• This article is part of our Future of Addressability series. Contributors are industry leaders invited to share their perspectives on  how marketers can  successfully navigate changes brought on by the deprecation of third-party cookies.


    Earlier this year, Google announced that they would be phasing out support for third-party cookies within two years. Google wasn’t the first to implement sweeping measures to restrict interaction with user data. Apple and Mozilla both updated their browsers in 2019, although their combined global market share amounts to less than one-third of Chrome’s. 

    We sat down with Jon Taylor, Essence’s EVP of Global Data Strategy, to understand how his agency is approaching the end of cookies and advising the brands they represent. 

    1. How are cookies currently being used by media agencies, from planning to measurement?

    Many of the tools and tactics employed by media agencies over the last decade have relied on third-party cookies, spawning categories and subcategories of solutions to problems with ad spend deployment and optimization. An advertiser might target audience segments provided by their data management platform (DMP) or third-party data provider who use cookies to track site visits or browsing behavior. 

    Once media is in flight, cookies are used to manage frequency and avoid over-exposure across platforms. Finally, that advertiser will need to measure the effectiveness of that campaign and may use view-through conversion tracking or multi-touch attribution models which both rely on cookies for the ability to track sales across platforms. 

    2. How are agencies, and by extension the brands they serve, preparing for a cookieless future?

    Hopefully, most agencies and brands read the writing on the wall as far back as 2018 and have been innovating solutions with a more privacy-first mindset. There are more representative, aggregated data sets which can be applied alongside granular first-party data to produce wide-ranging answers for brands seeking growth and audience insights. In addition to building new data sets, we’ve been working with clients to adapt new tools and methods, making them available not just to statisticians, but across marketing and media teams.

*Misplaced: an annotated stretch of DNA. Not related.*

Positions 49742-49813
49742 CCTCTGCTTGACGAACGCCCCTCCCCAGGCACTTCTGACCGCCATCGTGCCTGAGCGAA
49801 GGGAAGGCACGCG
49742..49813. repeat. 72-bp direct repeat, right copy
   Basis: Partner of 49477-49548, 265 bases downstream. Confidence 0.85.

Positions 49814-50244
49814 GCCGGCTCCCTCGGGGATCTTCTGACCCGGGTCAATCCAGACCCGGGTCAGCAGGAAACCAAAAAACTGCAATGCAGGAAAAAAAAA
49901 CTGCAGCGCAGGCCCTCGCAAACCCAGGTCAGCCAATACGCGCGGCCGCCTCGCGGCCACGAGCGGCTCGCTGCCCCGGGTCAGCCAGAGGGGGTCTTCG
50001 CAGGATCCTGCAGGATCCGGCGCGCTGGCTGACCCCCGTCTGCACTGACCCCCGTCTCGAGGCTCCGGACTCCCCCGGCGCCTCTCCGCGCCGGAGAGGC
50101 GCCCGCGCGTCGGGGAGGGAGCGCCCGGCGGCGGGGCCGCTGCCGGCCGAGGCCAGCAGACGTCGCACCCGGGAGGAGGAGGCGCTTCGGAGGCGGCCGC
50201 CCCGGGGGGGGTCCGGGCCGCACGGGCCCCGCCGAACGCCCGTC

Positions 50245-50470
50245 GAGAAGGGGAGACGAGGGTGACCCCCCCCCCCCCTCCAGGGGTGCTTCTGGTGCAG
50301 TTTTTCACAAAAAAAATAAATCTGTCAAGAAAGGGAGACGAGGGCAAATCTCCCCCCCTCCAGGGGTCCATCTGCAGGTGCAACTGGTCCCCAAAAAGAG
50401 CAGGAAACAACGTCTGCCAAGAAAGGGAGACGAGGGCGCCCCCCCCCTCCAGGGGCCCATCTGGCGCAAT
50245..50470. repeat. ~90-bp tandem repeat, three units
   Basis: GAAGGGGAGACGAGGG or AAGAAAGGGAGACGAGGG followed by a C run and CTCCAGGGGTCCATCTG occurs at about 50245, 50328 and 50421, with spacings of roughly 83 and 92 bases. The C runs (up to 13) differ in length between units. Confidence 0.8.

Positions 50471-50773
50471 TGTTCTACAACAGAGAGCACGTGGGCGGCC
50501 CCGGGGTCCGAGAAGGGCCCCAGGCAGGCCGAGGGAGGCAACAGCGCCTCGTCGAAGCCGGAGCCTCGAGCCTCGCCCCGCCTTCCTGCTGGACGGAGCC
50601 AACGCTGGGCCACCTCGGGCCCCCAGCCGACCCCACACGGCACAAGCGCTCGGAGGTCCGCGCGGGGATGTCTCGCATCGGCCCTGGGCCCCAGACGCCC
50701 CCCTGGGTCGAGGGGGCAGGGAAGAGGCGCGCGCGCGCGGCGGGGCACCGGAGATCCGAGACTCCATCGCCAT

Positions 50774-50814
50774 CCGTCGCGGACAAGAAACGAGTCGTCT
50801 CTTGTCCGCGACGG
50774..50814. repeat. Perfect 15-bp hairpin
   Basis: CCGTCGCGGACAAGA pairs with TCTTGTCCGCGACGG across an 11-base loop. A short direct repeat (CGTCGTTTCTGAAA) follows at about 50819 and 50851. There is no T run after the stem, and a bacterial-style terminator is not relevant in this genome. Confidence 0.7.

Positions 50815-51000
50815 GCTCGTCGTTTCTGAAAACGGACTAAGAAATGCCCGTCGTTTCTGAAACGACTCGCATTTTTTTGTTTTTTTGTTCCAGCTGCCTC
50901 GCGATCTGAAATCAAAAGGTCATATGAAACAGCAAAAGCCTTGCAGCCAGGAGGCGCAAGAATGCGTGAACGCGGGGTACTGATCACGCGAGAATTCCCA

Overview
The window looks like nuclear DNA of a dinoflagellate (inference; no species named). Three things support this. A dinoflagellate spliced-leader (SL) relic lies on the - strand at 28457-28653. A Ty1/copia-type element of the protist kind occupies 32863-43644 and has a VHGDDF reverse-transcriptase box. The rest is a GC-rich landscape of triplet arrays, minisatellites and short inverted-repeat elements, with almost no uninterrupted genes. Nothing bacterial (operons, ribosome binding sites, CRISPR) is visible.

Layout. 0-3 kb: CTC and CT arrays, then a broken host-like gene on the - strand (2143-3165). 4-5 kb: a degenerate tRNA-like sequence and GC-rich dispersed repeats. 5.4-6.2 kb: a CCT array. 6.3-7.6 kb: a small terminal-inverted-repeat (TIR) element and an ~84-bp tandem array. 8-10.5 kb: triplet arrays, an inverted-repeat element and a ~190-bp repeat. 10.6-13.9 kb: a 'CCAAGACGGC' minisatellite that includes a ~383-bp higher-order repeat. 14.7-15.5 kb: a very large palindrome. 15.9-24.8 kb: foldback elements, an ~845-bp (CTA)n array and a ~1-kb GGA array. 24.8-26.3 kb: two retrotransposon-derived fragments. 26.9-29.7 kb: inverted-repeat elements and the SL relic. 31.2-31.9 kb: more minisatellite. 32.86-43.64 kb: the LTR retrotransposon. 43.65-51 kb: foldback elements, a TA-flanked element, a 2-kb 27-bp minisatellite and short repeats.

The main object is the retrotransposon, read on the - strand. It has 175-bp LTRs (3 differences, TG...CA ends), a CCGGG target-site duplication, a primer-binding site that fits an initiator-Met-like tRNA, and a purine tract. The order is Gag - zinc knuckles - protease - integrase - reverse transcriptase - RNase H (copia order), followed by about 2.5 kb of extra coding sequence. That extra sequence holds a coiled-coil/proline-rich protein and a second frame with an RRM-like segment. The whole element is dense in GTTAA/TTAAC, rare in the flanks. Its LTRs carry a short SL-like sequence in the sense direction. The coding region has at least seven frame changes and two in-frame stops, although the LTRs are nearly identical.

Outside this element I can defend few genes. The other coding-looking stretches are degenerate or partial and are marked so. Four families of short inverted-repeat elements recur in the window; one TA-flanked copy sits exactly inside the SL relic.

I expect low-code and no-code alternatives to subject matter expert (SME)-level solutions will only increase, making the ability to “ask the right question” one of the most critical skills for anyone on the team. 

    3. Would you be able to hazard a guess as to whether or not most companies are adapting quickly enough to the deprecation of cookies and frankly, much of the way the Mar Tech ecosystem uses them?

    In general, you’d have to assume the market is underprepared at this point. Marketing technology flourished using the cookie as its primary currency for over a decade and you can’t expect the industry to pivot out of that in a few months.

    That being said, brands need to accelerate and prioritize their identity strategy and start to gain clarity from their partners about how they intend to approach an absence of cookies. Any misalignment could have major consequences for the interoperability of marketers’ tech stack components.